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Solar Calc: Estimating Hourly Incoming Solar Radiation from Limited Meteorological Data
Entry ID: USDA_ARS_SolarCalc
Abstract: Two major properties which determine weed seed germination are soil temperature
and moisture content. Incident radiation is the primary variable controlling
energy input to the soil system and thereby influences both moisture and
temperature profiles. However, a majority of agricultural field sites lack
proper instrumentation to measure solar radiation directly. To overcome this
shortcoming, an ... empirical model was developed to estimate total incident solar
radiation (beam and diffuse) with hourly time steps.
Input parameters for the model are latitude, longitude, and elevation of the
field site, along with daily precipitation (mm) with daily minimum and maximum
air temperatures (degrees C). The file format for this weather data file is a
comma spaced value file (CSV) with the following format:
DOY, MIN, MAX, PREC
Where DOY is day of year, MIN is the minimum air temperature, MAX is the
maximum air temperature, and PREC is the total daily rainfall. Each day has a
separate line in the file. Field validation of this model was conducted at a
total of 18 sites, where sufficient meteorological data were available for
validation, allowing a total of 42 individual yearly comparisons.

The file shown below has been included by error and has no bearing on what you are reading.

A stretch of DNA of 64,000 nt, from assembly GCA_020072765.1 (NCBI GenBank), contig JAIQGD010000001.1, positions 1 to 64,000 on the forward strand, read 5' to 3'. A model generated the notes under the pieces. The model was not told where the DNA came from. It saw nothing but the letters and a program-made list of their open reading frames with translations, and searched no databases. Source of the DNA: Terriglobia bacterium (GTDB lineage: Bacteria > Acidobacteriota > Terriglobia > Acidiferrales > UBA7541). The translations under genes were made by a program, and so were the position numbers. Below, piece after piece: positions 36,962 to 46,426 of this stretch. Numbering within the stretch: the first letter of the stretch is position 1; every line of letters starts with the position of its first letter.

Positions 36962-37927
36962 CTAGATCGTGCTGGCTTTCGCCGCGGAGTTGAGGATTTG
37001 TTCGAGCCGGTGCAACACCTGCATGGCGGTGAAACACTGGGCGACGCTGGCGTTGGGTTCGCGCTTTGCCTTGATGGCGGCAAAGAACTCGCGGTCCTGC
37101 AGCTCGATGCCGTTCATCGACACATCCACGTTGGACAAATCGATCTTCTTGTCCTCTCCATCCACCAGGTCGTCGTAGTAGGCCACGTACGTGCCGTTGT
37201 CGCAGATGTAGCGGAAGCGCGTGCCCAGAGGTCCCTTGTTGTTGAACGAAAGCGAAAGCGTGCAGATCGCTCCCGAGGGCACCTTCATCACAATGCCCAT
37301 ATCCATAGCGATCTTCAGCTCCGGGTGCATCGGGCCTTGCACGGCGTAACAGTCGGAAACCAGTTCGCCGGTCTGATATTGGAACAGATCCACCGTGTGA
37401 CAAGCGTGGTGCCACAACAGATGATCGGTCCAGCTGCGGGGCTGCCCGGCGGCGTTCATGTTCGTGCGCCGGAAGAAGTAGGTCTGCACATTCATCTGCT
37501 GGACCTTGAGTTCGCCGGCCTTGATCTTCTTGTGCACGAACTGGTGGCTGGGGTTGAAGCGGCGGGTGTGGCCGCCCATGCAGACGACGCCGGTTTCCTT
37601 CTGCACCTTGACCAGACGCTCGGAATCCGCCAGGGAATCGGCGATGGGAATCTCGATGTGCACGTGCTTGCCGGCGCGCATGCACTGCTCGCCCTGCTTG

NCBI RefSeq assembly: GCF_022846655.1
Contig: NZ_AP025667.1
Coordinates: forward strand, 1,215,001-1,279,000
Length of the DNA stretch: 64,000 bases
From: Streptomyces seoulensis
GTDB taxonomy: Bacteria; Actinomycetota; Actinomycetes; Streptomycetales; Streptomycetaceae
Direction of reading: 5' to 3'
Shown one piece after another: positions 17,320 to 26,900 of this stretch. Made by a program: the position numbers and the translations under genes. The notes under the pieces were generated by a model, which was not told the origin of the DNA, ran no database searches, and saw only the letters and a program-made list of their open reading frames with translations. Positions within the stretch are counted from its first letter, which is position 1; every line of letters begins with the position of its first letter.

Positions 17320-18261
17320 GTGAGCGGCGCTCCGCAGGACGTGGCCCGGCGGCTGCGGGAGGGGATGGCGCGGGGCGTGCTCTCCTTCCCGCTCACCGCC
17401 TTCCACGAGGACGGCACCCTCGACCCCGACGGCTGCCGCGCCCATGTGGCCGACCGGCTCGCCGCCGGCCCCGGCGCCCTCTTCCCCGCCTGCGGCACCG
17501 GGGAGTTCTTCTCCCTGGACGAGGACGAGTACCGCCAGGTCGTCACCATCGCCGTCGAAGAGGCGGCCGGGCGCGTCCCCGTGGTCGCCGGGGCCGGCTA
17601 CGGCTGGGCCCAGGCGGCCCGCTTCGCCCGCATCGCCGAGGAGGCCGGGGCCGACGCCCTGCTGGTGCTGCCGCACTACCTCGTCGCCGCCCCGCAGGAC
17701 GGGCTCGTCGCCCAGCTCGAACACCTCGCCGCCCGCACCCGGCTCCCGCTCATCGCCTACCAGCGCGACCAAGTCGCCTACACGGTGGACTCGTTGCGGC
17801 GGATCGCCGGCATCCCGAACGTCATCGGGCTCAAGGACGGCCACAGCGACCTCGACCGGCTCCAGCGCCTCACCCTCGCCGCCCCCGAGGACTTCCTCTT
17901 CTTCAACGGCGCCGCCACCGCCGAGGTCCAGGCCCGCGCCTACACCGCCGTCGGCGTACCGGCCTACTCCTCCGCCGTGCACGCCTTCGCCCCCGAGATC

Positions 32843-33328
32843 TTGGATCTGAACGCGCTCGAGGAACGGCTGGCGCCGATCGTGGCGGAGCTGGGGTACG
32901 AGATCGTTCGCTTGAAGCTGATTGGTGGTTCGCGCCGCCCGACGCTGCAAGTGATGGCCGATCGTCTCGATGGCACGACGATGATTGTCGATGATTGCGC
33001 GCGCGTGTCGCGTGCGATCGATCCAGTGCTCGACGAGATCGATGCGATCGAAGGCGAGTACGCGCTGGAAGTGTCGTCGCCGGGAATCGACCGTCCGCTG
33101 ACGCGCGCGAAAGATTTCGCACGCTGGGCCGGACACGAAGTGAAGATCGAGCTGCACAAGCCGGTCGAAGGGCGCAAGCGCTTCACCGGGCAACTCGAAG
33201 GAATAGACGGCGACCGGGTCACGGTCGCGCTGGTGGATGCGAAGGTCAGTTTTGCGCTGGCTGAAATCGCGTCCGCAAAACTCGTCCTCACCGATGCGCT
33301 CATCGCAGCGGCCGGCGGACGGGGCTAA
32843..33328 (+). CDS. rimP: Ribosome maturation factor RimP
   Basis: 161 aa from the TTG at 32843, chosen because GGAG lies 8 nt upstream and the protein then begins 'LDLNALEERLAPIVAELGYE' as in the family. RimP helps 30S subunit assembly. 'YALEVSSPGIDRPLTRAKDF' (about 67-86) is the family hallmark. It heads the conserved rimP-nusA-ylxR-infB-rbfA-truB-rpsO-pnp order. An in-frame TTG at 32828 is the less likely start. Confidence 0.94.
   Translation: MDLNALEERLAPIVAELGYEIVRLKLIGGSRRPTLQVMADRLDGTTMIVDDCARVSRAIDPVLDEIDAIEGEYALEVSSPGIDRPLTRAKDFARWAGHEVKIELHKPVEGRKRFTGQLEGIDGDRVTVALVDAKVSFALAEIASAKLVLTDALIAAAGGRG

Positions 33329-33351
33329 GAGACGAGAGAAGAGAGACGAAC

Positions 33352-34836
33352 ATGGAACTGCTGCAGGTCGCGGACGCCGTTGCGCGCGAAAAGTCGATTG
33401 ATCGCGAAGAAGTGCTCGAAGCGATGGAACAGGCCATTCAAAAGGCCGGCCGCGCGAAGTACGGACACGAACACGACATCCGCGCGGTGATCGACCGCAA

The model performed well, with an average Pearson correlation of 0.92, d-index
of 0.95, modeling efficiency of 0.80, root mean square error of 111 W m-2, and
a mean absolute error of 56 W m-2. These results compare favorably to other
developed empirical solar radiation models, but with the advantage of
predicting hourly solar radiation for the entire year based on limited climatic
data and no site-specific calibration requirement. This solar radiation
prediction tool can be integrated into dormancy, germination and growth models
to improve microclimate-based simulation of development of weeds and other
[Summary provided by the USDA.]
ISO Topic Category
Quality The USDA-ARS makes no warranties as to the merchantability or fitness of
SolarCalc 1.0 for any particular purpose, or any other warranties expressed or
implied. Since some portions of SolarCalc 1.0 have been validated with only
limited data sets, it should not be used to make operational management
decisions. The USDA-ARS is not liable for any damages resulting from the use or
misuse of SolarCalc 1.0, its output and its accompanying documentation.
Access Constraints Users must complete a registration form in order to download software.
Use Constraints SolarCalc was written in Java, and therefore can run on multiple platforms
(e.g. Windows, Mac, Unix).
Creation and Review Dates